Choosing the Right Eggs

Eggs! The incredible edible egg, remember that?

Eggs are one of the least expensive sources of high quality proteins available, but for years you have been told not to eat them because they are too high in fat and cholesterol.  And if you must, then 
whites only please.  But the truth is

  • The egg yolk has lots of vitamins A, D, and E.
  • Half of an egg’s protein are found in the yolk.
  • There is little to no link between dietary cholesterol and higher blood cholesterol levels.
  • There is little to no link between dietary cholesterol and heart disease.
  • Your liver is already producing more cholesterol than you will find in an egg.
  • The more cholesterol you eat the less your liver will produce, while conversely the less you eat the more your liver will produce.
  • Cholesterol is essential to the good working order of your body. It aids in the production of steroid hormones and helps to build and repair cells.
Choosing Eggs

The trick is in buying the right eggs.  And that it seems, is no easy task…

I’m telling you, it shouldn’t be so difficult and confusing to find healthy choices.  But it is!
Before researching this I thought as long as the package said organic, and cage free, or free range that I was good to go.  But turns out NOT!

An organic label guarantees that NO antibiotics have been used.  But it doesn’t say anything about the living conditions of the chickens or their diet.

The most nutritious eggs come from chickens who have been allowed to roam freely in a clean and uncrowded environment. Chickens should be able to forage for worms and eat grass.  They should have easy access to shelter and plenty of time outdoors.  Chickens are omnivores and should NOT be eating a vegetarian diet.

Pastured Eggs

Eggs which come from chickens living this way are labeled pastured.

True pastured, organic chickens are found to have:

  • 2/3 more vitamin A
  • 3 times more vitamin E
  • 2 times more omega-3 fatty acids
  • and 7 times more beta-carotene than their commercially raised cousins.
Chickens who do not see the light of day and who do not eat grass will produce eggs without vitamins A or D.

It turns out that I have been paying a lot of extra money for eggs touted as being superior when in fact they were not.  I might as well have been buying just regular eggs.  The only benefit I can think of was the lack of antibiotics.  Which is good, but I thought I was getting ALL of the benefits and I wasn’t!

And you too might be paying a lot of money thinking that you are getting a superior product when really you’re not.

You want  an egg from a chicken who has been allowed to roam freely on a grassy area with plenty of insects and worms for eating.

Other Types of Eggs

Cage free is a chicken who, although not in a cage, is probably not roaming around a pasture.  That chicken is most likely living in a cramped and crowded environment while being fed a vegetarian diet.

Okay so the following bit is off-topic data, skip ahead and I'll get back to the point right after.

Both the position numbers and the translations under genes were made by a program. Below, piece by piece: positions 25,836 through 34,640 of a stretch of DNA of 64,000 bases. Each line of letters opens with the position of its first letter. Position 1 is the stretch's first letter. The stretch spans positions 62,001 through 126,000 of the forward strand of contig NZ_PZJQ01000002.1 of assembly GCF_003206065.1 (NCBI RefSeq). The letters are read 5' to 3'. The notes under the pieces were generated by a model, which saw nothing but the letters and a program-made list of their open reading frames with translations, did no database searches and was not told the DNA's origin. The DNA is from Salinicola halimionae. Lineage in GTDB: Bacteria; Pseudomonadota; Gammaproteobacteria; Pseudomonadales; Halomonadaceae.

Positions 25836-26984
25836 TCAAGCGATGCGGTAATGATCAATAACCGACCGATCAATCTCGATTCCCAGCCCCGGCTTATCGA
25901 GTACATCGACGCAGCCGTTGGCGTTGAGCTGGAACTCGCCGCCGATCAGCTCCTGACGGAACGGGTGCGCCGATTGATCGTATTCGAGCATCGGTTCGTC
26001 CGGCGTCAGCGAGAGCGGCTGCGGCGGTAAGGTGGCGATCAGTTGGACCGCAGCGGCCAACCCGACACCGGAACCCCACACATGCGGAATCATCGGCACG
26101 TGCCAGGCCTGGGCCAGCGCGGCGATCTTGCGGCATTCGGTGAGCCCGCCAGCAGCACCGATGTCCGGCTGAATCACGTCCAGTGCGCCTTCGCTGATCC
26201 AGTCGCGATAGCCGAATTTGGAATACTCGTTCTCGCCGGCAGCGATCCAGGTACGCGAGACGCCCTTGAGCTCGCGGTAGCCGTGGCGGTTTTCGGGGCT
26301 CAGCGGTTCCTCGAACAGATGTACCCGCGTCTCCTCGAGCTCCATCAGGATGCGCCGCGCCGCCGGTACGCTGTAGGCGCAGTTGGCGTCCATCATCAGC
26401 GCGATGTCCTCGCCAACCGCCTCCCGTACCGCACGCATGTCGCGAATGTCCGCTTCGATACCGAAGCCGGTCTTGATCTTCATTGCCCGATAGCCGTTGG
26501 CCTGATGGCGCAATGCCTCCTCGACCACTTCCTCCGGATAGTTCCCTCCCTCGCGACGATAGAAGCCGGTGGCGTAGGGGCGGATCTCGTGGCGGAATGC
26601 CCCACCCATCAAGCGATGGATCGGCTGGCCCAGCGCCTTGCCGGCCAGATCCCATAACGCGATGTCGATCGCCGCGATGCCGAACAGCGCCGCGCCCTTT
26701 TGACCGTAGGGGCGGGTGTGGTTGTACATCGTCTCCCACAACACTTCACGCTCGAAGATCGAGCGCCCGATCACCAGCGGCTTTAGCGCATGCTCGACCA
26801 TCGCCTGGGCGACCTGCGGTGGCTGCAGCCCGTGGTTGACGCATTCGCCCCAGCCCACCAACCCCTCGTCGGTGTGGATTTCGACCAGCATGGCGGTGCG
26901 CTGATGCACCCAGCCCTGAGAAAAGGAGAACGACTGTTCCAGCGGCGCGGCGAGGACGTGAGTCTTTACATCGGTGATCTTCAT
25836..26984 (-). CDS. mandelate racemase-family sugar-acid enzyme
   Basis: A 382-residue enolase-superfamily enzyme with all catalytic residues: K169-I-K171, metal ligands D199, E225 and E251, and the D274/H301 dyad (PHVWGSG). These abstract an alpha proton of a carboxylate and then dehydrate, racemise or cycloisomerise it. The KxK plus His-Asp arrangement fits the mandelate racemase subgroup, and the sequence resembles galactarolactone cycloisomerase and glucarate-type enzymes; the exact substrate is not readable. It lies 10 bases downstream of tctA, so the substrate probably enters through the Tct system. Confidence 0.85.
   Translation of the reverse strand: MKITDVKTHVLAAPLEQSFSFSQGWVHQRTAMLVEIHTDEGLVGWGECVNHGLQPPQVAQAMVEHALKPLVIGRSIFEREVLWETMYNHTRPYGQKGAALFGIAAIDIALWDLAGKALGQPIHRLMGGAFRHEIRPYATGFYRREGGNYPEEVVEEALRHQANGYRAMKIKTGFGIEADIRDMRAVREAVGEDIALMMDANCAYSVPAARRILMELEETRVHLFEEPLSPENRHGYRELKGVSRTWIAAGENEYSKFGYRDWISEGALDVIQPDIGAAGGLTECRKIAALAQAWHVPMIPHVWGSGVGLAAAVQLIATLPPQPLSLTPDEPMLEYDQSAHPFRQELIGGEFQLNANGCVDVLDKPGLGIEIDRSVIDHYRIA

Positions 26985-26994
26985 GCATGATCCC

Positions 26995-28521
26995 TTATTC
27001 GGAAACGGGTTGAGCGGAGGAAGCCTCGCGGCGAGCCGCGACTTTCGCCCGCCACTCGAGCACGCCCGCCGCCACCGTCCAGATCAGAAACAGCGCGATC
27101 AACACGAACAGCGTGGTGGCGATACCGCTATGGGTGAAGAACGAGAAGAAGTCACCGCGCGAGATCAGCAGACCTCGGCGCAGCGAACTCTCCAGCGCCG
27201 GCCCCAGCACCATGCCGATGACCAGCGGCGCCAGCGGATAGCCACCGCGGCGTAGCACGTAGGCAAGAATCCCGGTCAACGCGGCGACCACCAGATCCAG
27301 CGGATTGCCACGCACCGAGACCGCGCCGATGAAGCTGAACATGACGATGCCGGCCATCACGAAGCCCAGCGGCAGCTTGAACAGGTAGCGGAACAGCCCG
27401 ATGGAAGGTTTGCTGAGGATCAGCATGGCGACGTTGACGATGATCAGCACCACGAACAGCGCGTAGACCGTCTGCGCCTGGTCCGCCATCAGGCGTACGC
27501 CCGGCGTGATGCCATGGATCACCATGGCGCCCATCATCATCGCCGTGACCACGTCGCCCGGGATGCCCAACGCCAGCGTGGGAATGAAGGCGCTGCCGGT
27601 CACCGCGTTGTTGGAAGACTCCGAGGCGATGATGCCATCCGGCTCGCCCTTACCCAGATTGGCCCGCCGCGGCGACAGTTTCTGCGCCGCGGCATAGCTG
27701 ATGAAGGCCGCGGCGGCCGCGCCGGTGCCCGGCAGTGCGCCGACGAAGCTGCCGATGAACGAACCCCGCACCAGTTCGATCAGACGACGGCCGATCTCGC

Free range implies outdoor time, but it doesn't say how much outdoor time.  And it doesn't say the size of the outdoor space.  And it doesn't say what kind of diet that chicken is being fed.

What you want to see is pastured AND organic.

Since it can be cost prohibitive for a small farmer to become certified organic it might behoove you to build a relationship with your local egg supplier.  Get to know him well.   Learn about his chickens’ environment, diet, and lack of antibiotic use.

The only thing better would be to raise your own chickens.  But’s that’s a whole other story!

Making the Decision

Here’s a good source to help you through all the confusion.  I was really surprised when I checked this list and found that the eggs I used had received the lowest rating.  Want to know which ones?  Eggland’s Best, Trader Joe’s Organic, and Costco Organic.  Frustrating huh?

The highest quality eggs were not readily available to me in my area.  But I was happy that Happy Eggs (which my local Albertsons’s carries) received a 3.  And I am planning on taking a trip to the Eben – Haezer Poultry Ranch  as soon as possible.  They are the closest egg farm to me with a 5 egg rating on the score card. And I can’t wait to compare the yolks of the Happy Eggs with the yolks of the Eben-Haezer eggs.  But I’m kind of strange like that.

I’m telling you folks it just should not be so difficult to find good quality food.  But it is!!  And it is so important to sort out the good from the bad.  And that’s what I can help you do.  This article alone will save you time and get you started in the right direction for finding good quality eggs.

And remember they are WORTH the extra money.  You can make lots of meals with eggs.  They are an excellent source of protein and even the price for truly pastured eggs will be less money than grass fed meats.  So find a good source and eat your eggs!




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